Although he is not officially retired Joe Hughes has not boxed since August 2020. In his 24th fight at the BT Sport studio, during the Covid-19 Pandemic, he lost on points over 10-rounds to Sam Maxwell.
In a new weekly column for Boxing News the former European super-lightweight champion talks about his life without fighting and gives his opinions on some of the biggest topics in boxing.
Welcome to Not the average Joe.
FIRSTLY, can I thank Boxing News for this column. Personally, it’s nice to still feel relevant to the sport.
I’ve been in Switzerland this week. My sister lives over there and it was my birthday recently. I’m 33. I keep telling everyone I’m 23 but no-one’s believed me yet. She paid for me and the family to go over there and see them. My brother-in-law’s Swiss-Italian and they’ve lived over there for the last five or six years.
Boxing still comes up in conversations the times I do see her. We talk about life and if I’m going to fight again. Who knows, hopefully one day but realistically probably not. Depends on what comes up, depends what money’s like or what the actual fight is. And if it’s something that gets the fire burning or not. The majority of conversations were non-boxing related which was nice. And it was nice to have a break from being in the gym and coaching. I’m normally in the gym six o’clock in the morning and then on and off during the day till eight o’clock at night doing different things. It was nice to have a few days off.
The name of the gym is Paddy John’s Gym. It’s in Warmley in Bristol. Andy O’Kane is my coach, manager, and my father-in-law. I knew him first then I met his daughter and we’re married with three kids. When we got together, Amy knew what it was all about. She understood everything and was very supportive.
A lot of time in boxing everyone’s out to make some money. It’s the most important thing in pro boxing and the fighter’s health is quite low down the ladder in my opinion. Andy is the opposite really. He’s lost money plenty of times to put me in a better position. When I was boxing on the small hall shows trying to rebuild myself in the mid-point of my career, he lost money putting on shows just so I could box and work my way up the rankings. I know that he’s got my personal interests at heart. But obviously I’m the father of his grandkids as well. He doesn’t want me to end up a vegetable. He’d support me with whatever decision I’d make. I think if I don’t ever box again, he wouldn’t be upset about that. My wife doesn’t want me to fight anymore either.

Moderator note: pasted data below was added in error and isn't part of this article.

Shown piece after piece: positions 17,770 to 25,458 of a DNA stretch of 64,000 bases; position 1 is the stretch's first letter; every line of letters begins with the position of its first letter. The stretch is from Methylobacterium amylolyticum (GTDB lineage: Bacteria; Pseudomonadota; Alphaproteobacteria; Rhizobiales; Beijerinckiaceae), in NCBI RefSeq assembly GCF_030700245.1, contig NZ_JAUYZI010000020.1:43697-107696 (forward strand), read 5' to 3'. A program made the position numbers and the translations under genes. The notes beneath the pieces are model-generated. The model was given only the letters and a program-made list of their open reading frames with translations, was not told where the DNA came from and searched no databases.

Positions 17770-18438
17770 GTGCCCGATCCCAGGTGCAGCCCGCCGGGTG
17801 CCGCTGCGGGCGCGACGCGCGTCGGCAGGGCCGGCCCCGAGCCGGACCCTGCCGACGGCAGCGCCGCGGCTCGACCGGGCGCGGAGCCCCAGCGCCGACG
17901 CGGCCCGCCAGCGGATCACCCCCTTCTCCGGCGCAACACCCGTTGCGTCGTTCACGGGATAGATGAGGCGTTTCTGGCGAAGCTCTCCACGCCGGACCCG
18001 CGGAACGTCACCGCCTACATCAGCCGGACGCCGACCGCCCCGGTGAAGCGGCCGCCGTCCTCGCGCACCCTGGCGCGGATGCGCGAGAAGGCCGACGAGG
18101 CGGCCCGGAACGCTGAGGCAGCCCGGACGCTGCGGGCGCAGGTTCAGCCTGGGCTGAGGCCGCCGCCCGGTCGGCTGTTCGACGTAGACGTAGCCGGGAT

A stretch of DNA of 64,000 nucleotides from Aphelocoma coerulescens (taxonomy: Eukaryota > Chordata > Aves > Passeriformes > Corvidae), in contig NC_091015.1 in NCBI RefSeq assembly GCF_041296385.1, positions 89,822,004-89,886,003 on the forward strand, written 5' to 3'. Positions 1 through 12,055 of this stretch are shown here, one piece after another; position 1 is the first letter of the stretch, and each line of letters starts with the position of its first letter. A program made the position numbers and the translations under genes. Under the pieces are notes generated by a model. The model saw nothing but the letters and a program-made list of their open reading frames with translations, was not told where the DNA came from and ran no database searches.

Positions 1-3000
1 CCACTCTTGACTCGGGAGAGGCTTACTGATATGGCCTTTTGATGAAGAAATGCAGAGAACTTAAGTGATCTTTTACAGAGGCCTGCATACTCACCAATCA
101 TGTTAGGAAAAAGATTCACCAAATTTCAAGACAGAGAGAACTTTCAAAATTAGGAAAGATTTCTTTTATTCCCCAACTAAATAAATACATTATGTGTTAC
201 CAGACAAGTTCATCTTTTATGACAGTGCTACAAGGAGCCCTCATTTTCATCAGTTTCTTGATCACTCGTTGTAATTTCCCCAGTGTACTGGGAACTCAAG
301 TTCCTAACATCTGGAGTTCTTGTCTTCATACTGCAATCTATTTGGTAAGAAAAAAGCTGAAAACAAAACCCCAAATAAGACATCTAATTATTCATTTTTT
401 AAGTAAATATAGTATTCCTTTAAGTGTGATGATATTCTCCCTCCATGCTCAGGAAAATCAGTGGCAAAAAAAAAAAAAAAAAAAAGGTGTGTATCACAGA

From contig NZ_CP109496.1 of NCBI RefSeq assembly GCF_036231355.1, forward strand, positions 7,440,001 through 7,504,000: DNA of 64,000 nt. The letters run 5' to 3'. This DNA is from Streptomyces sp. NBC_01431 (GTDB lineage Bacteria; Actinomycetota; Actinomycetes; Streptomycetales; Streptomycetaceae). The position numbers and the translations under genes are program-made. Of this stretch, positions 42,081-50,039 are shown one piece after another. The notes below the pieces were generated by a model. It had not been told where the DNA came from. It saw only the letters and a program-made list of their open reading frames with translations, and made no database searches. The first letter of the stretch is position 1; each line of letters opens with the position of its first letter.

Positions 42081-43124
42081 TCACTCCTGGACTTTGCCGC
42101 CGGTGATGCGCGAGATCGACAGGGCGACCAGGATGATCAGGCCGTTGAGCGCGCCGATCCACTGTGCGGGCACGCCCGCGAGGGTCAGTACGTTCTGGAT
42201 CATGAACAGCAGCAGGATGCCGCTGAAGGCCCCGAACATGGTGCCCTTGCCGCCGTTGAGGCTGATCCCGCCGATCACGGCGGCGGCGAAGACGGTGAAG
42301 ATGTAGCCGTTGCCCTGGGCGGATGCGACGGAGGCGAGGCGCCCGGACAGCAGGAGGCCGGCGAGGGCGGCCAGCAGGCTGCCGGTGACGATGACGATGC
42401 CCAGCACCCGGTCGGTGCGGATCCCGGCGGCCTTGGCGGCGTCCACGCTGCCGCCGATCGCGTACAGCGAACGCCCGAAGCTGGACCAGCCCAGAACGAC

My dad’s been a big part of my career as well. As a little kid he’d drive me all over the country sparring and always been supportive the whole time. He doesn’t want me to fight anymore. I’m not under any pressure. I’ve done pretty well, still got all my faculties. How much is it worth?
I was still in England when I heard about the Dillian Whyte news. I wasn’t massively shocked only because it’s becoming common in the sport. The sport needs to be so much stricter on people who fail drug tests and are found guilty. In athletics those who are found to be doping get a massive ban and they’re only running over a line. They’re only trying to see who can run the quickest. They’re not trying to inflict damage on the other person.
It will be interesting to see where Anthony Joshua’s mindset is on Saturday. He used to be must-watch TV and his last few fights haven’t been that. He could be saying to himself why am I getting hit all this time? Maybe he can evolve into a better version of himself, but I don’t know if that’s possible. I don’t know if it’s too late to change his style so much that he could get back to where he was. The second Usyk fight was one of the best performances of his career I’ve seen. A lot of that was overshadowed because of what happened afterwards. Hopefully he can prove everyone wrong.
Helenius is a good opponent for Joshua to look good against and maybe inspire people to believe in him again. He may think a good performance, a good highlight reel knockout may put him back in the mix. For people in the boxing industry, I don’t think beating Helenius does anything for him. To the wider public who only watch the odd Anthony Joshua fight and maybe don’t know too much about the sport they might think he looks brilliant. I don’t expect Helenius to cause him any issues at all but it’s heavyweight boxing, so you never know.
This weekend I’ll be working in a school teaching kids boxing in a holiday camp. On Monday I start working with a new kid in a mentoring capacity. I work with kids that are having some trouble in school and stuff like that. Trying to inspire people and help people really and trying to make a living while doing it.